Does your organization have a comprehensive SEM plan that utilizes SEO, PPC, SMM, and content marketing paradigms to boost conversion rates and bring about both a higher on-site ROI and greater website profits?
Does any of that even make sense to you?
If you find yourself falling behind when it comes to discussing online marketing plans and practices, you’ll want to brush up on the following search-related phrases. Digital marketing isn’t going anywhere, anytime soon, so get familiar with these words, as well as what they could mean for your business!
Term #1: Search Engine Optimization (SEO)
Search engine optimization (SEO) is one type of online promotion that seeks to increase traffic flow from the results provided by the search engines to individual websites, as the result of user engagement with the lists of results provided by individual engines.
To achieve these results, SEO may include on-site activities (for example, enhancing website content or improving page meta tags) and off-site actions (in the case of backlink building, which is discussed below).
Term #2: Pay-Per-Click (PPC)
An alternative to SEO, pay-per-click (PPC) advertising involves purchasing website visitors through programs like Google Adwords. Advertisers using this program are able to bid the amount they’re willing to pay each time a search engine user clicks through from the sponsored listings area of the search results to a website.
Term #3: Content Marketing
Content marketing is an inbound online marketing technique that relies on populating a website with high-value, highly-shareable content. The goal of these particular advertising campaigns is to build brand awareness and perceived authority through the distribution of content marketing pieces, which should ultimately result in increased repeat sales and a greater number of customer referrals leading to sales.
Term #4: Social Media Marketing (SMM)
One final digital marketing strategy employed by many organizations these days is social media marketing (SMM)—the practice of building a dynamic, engaging presence on popular social networking websites with the intention of driving website traffic and customer relationships. SMM campaigns typically make use of sites like Facebook, Twitter, LinkedIn, and Google+ in order to connect with customers in a value-added and non-threatening way.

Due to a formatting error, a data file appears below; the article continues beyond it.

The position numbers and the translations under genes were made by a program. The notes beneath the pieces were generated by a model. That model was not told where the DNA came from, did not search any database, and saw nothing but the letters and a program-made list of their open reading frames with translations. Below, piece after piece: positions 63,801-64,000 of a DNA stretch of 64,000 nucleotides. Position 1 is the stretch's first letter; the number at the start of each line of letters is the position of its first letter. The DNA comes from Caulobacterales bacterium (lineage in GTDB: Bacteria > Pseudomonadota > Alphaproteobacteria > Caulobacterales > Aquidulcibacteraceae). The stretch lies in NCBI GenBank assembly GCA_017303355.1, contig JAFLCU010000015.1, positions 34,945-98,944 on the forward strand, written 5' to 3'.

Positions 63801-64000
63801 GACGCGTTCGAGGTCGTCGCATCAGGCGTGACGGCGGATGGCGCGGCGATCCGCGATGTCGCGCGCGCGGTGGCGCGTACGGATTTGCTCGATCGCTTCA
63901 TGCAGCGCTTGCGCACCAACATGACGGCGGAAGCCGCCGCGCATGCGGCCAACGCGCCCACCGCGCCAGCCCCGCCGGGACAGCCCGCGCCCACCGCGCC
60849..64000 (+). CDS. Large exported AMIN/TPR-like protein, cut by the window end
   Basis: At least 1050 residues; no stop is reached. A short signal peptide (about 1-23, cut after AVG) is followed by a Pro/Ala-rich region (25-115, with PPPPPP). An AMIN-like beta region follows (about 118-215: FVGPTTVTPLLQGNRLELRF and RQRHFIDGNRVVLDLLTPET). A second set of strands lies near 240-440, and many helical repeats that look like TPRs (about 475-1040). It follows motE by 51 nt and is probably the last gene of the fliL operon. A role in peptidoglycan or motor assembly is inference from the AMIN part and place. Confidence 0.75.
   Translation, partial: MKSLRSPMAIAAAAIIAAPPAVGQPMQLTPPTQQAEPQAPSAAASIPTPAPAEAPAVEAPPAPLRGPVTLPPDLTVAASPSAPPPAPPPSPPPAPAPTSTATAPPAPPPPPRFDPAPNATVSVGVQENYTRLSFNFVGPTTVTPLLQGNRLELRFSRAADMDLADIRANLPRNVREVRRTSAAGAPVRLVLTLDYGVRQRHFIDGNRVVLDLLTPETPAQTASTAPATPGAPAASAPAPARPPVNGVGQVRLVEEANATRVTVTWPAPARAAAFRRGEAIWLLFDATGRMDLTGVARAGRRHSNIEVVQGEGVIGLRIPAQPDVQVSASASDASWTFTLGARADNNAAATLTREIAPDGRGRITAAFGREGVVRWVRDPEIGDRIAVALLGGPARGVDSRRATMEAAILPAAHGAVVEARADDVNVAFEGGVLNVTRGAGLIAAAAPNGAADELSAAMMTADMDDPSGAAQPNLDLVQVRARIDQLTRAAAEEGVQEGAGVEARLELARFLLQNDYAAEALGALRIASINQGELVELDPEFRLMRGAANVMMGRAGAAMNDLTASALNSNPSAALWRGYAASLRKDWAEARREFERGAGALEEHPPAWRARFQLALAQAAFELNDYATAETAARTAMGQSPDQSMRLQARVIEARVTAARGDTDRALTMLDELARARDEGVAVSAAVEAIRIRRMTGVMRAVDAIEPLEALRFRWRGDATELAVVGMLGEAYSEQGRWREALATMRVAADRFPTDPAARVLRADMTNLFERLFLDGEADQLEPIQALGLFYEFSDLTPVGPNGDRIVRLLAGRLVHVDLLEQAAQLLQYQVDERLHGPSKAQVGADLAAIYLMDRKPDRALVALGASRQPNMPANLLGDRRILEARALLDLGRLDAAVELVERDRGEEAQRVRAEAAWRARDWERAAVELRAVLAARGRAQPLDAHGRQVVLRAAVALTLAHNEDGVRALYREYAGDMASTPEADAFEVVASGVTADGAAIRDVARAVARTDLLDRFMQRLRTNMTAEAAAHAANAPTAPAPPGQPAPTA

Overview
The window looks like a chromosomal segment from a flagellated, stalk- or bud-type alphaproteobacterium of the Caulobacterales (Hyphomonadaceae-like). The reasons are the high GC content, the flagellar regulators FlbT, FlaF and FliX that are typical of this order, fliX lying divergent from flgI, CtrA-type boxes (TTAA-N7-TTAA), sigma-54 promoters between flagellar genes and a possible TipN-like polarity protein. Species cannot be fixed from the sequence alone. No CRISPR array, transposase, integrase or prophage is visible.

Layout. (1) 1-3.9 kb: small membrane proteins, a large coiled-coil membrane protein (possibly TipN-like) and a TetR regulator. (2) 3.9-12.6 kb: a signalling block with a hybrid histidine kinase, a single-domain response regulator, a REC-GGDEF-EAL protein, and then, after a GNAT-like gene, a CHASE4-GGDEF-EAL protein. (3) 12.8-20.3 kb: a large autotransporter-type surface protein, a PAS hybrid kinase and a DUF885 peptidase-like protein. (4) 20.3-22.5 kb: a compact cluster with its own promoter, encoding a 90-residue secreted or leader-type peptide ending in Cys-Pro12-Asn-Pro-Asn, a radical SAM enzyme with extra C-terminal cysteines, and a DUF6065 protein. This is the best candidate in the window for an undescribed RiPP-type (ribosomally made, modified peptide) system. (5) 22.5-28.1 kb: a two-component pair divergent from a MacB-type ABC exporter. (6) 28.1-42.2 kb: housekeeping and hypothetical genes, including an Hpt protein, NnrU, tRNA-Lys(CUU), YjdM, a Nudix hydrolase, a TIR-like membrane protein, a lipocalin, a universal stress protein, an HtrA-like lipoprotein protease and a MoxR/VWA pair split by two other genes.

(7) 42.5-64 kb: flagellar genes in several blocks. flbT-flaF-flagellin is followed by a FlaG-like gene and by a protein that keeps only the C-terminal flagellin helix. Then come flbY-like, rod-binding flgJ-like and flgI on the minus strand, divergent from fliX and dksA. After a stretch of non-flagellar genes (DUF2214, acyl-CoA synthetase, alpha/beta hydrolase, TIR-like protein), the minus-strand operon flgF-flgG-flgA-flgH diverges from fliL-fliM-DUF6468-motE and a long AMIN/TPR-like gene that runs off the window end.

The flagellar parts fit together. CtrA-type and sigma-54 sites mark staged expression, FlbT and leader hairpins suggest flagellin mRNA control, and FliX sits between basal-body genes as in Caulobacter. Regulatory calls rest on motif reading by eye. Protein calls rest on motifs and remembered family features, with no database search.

Term #5: Search Engine Marketing (SEM)
While you’ll likely hear the previous four terms thrown around in any discussion about the best ways to attract website visitors, you may also see the phrase, “search engine marketing” or “SEM.” SEM is a general term, encompassing all of the above strategies and referring to an organization’s online marketing plan as a whole.
Term #6: Algorithm
Every search engine maintains a separate index of all the different webpages it’s identified online, which is populated by the data generated from the engine’s automated indexing bot programs.
However, since manually sorting through all of this information in order to return the best possible results whenever searches are run would be extremely time-consuming, the search engines rely on complex sets of algorithms in order to parse their indexes and return results based on a number of different criteria.
The exact workings of each engine’s algorithms are never fully revealed (in order to prevent manipulation), though enterprising SEOs often identify ranking factors on their own through experimentation. As seen in Google’s recent Panda and Penguin changes, search engine algorithms are constantly being updated—much to the chagrin of SEOs.
Term #7: Keyword
A “keyword” or “search query” represents the string of words search engines users type into the search boxes on their browsers. If a woman types, “women’s shoes size 9” into Google, this phrase will be used by the search giant to determine which indexed pages will provide the most relevant information for her query.
Because websites receive little natural search traffic if they aren’t featured in these results listings, many organizations choose to focus their digital marketing efforts on targeting particular keywords with their individual web pages. A “good” keyword is one that meets the organization’s standards of competitiveness and relative search volume, both pieces of data that can be found using popular SEO keyword research programs.
Term #8: Search Engine Results Page (SERP)
When users type search queries into the engines, the results that are displayed are referred to as the “search engine results page” or “SERP.” The websites displayed in the natural SERPS (as in, the results that are displayed separately from the engine’s sponsored PPC results, where applicable) are shown as the result of each engine’s complex ranking algorithms.